Hemisphaerium Stellatum Australe Antiquum
Condition: Old coloured.
References: Van der Krogt 1, HM24:1 & HM27:1 - State 2.
From: A Cellarius, Harmonia Macrocosmica sea Atlas Coelestis. G. Valk and P. Schenk, 1708. (Van der Krogt 1, 802)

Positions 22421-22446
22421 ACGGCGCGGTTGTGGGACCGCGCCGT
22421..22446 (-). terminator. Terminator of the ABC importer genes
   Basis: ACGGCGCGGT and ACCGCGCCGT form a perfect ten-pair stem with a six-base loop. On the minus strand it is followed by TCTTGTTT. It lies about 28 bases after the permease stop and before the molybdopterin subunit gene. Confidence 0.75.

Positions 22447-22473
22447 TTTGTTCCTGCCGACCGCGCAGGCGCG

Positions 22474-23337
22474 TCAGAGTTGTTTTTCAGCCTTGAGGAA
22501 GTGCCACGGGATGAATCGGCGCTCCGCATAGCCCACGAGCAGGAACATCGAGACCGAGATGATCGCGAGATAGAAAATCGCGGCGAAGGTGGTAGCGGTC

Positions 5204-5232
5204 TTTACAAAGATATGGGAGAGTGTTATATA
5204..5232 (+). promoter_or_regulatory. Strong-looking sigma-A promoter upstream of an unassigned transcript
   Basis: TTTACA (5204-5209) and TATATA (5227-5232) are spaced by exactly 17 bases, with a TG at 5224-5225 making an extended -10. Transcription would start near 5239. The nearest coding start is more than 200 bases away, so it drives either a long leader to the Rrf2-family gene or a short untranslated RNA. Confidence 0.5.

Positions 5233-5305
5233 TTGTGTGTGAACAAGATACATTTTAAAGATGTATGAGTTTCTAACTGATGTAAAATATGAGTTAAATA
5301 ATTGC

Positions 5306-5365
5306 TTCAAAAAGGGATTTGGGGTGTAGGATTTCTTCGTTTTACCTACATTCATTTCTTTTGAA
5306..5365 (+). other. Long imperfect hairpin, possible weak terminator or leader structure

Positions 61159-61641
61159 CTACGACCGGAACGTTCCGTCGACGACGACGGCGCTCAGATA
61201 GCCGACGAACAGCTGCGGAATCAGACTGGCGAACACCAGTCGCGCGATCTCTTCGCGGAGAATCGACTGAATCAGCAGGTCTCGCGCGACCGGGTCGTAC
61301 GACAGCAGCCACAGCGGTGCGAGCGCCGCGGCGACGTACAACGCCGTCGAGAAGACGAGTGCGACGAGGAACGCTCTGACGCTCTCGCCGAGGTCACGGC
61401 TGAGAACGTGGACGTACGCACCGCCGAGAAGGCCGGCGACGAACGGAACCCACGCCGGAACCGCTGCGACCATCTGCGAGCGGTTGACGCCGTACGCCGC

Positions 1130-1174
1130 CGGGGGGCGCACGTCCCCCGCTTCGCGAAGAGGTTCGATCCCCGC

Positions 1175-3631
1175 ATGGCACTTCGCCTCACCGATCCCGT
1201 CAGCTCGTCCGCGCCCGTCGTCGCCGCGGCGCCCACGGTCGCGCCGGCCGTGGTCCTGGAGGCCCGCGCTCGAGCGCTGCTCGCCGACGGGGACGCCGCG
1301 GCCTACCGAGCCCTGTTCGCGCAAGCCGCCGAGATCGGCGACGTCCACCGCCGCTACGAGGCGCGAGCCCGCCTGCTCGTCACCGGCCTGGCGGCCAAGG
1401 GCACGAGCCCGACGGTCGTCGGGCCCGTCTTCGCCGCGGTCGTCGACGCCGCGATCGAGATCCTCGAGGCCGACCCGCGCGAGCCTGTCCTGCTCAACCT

Copper engraving, hand coloured, mm 435x510. Nice example of this celestial chart illustration from the 1708 Valk & Schenk edition of Andreas Cellarius's Harmonia Macrocosmica seu Atlas Universalis et Novus. This beautiful chart illustrates the southern sky, showing the constellations of the Southern Hemisphere, first published by Andreas Cellarius in 1660. A restored tear in upper white margin, asecond one in bottom margin, both not affecting the engraved area; traces of old light oxidation along the engraved frame.Andreas Cellarius Harmonia Macrocosmica (first published in 1660) is generally regarded as one of the most spectacular cosmographical atlases that was published in the second half of the seventeenth century. The atlas was published in 1660 and 1661 by the Amsterdam publisher Johannes Janssonius (1588-1664), as a cosmographical supplement to his Atlas Novus. Andreas Cellarius had already started working on this atlas before 1647 and intended it to be a historical introduction for a two-volume treatise on cosmography but the second part was never published. His atlas contained a description of ancient and contemporary astronomy including the theories of Ptolemy, Copernicus, and Tycho Brahe. The atlas was illustrated with twenty-nine engraved plates that are among the most beautiful celestial charts ever made. The charts include illustrations of the heavens and diagrams of the orbits of the Sun, Moon, and planets according to the different cosmological theories. They were richly adorned with elaborate cartouches and baroque elements such as putti in clouds, shells, garlands, as well as portraits of famous astronomers and astronomical instruments.The plates of his Harmonia Macrocosmica were reprinted (without the Latin commentary) in 1708 by the Amsterdam publishers Gerard Valk (1651-1726) and Peter Schenk (1660-1711)